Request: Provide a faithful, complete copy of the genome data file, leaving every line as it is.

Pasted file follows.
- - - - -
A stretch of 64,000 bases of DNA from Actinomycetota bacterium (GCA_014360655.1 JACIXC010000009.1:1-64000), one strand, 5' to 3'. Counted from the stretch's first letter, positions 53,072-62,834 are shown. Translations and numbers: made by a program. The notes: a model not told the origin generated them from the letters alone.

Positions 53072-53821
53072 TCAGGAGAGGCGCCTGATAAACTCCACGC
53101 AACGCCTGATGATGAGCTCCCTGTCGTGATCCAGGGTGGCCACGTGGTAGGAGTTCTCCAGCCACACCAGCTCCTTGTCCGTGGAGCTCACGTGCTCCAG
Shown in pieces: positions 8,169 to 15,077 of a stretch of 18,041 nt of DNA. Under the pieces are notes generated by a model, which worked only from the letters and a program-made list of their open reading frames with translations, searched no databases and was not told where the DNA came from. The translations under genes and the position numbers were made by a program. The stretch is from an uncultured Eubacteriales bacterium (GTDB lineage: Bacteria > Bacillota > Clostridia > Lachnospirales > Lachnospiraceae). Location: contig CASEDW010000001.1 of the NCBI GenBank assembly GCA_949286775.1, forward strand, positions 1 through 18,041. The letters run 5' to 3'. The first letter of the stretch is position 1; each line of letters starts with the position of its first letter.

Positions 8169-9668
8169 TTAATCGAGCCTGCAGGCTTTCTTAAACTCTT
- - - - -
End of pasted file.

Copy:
A stretch of 64,000 bases of DNA from Actinomycetota bacterium (GCA_014360655.1 JACIXC010000009.1:1-64000), one strand, 5' to 3'. Counted from the stretch's first letter, positions 53,072-62,834 are shown. Translations and numbers: made by a program. The notes: a model not told the origin generated them from the letters alone.

Positions 53072-53821
53072 TCAGGAGAGGCGCCTGATAAACTCCACGC
53101 AACGCCTGATGATGAGCTCCCTGTCGTGATCCAGGGTGGCCACGTGGTAGGAGTTCTCCAGCCACACCAGCTCCTTGTCCGTGGAGCTCACGTGCTCCAG
Shown in pieces: positions 8,169 to 15,077 of a stretch of 18,041 nt of DNA. Under the pieces are notes generated by a model, which worked only from the letters and a program-made list of their open reading frames with translations, searched no databases and was not told where the DNA came from. The translations under genes and the position numbers were made by a program. The stretch is from an uncultured Eubacteriales bacterium (GTDB lineage: Bacteria > Bacillota > Clostridia > Lachnospirales > Lachnospiraceae). Location: contig CASEDW010000001.1 of the NCBI GenBank assembly GCA_949286775.1, forward strand, positions 1 through 18,041. The letters run 5' to 3'. The first letter of the stretch is position 1; each line of letters starts with the position of its first letter.

Positions 8169-9668
8169 TTAATCGAGCCTGCAGGCTTTCTTAAACTCTT